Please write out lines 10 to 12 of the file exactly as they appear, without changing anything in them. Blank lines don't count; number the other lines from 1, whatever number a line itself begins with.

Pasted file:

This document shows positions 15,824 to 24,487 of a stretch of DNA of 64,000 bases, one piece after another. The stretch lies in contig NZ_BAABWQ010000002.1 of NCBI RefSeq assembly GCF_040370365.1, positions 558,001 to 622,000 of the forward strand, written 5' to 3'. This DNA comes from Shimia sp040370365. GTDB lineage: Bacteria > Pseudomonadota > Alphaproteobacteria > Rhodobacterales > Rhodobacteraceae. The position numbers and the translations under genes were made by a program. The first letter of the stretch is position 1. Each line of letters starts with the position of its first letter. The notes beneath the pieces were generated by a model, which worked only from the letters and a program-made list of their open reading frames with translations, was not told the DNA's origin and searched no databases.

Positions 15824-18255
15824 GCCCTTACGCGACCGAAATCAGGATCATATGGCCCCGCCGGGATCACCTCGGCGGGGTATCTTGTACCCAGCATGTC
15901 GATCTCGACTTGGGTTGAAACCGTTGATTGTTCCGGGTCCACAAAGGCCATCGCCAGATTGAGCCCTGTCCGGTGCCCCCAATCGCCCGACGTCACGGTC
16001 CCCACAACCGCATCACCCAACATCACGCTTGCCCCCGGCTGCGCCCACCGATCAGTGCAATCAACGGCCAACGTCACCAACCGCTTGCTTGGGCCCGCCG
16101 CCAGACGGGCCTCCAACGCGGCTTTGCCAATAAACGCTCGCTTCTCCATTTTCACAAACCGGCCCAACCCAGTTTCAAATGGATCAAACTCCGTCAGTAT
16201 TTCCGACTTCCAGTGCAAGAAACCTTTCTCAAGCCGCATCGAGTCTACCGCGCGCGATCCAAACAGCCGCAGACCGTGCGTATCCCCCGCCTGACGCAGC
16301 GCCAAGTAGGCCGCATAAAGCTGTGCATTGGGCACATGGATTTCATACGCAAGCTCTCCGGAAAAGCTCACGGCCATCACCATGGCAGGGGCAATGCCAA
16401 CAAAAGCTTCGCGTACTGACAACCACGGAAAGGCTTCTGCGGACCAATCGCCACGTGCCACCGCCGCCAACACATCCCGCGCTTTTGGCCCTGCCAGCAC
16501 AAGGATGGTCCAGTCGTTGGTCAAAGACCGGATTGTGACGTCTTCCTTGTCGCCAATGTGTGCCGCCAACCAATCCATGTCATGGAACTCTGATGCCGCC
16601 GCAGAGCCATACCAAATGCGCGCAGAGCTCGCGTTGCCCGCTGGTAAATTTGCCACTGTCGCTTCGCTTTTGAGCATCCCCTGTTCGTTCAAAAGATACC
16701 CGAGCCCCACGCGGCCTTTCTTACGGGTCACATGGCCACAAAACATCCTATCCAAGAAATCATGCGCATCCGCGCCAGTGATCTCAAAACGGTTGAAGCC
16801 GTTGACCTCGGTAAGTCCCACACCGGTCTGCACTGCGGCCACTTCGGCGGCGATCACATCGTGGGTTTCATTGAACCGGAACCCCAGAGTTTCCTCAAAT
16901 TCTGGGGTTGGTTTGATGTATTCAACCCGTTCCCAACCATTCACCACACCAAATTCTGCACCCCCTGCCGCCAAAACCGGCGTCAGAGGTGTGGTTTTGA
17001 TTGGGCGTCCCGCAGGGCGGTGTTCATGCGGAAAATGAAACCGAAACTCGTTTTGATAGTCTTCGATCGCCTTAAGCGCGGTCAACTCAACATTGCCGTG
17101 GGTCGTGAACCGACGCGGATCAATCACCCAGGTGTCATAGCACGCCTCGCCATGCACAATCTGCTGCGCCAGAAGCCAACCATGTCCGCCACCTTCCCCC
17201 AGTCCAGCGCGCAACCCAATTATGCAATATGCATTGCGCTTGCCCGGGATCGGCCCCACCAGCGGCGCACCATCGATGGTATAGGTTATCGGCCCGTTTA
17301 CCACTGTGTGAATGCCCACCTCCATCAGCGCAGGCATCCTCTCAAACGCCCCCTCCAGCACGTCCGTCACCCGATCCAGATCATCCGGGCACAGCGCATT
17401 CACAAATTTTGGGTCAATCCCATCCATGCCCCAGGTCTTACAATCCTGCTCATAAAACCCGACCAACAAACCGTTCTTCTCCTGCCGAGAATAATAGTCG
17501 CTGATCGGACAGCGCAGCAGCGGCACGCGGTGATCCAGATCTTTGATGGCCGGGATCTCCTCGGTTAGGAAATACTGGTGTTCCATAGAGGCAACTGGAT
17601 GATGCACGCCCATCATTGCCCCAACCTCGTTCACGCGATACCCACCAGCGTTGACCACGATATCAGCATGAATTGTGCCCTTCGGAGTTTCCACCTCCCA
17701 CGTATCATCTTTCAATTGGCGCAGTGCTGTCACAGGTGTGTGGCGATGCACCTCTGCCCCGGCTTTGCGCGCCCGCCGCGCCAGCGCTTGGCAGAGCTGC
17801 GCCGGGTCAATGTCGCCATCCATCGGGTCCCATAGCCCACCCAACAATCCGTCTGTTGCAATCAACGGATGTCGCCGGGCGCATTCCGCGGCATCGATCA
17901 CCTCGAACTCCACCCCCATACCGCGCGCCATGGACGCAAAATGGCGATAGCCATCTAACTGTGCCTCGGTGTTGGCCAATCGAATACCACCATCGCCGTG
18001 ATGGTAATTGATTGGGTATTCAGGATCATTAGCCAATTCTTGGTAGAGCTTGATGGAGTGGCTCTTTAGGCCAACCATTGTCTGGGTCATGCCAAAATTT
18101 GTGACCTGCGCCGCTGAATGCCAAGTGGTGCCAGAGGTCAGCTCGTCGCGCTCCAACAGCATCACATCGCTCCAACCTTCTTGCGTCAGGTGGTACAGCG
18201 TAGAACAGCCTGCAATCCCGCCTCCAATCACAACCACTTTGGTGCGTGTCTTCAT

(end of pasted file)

16501 AAGGATGGTCCAGTCGTTGGTCAAAGACCGGATTGTGACGTCTTCCTTGTCGCCAATGTGTGCCGCCAACCAATCCATGTCATGGAACTCTGATGCCGCC
16601 GCAGAGCCATACCAAATGCGCGCAGAGCTCGCGTTGCCCGCTGGTAAATTTGCCACTGTCGCTTCGCTTTTGAGCATCCCCTGTTCGTTCAAAAGATACC
16701 CGAGCCCCACGCGGCCTTTCTTACGGGTCACATGGCCACAAAACATCCTATCCAAGAAATCATGCGCATCCGCGCCAGTGATCTCAAAACGGTTGAAGCC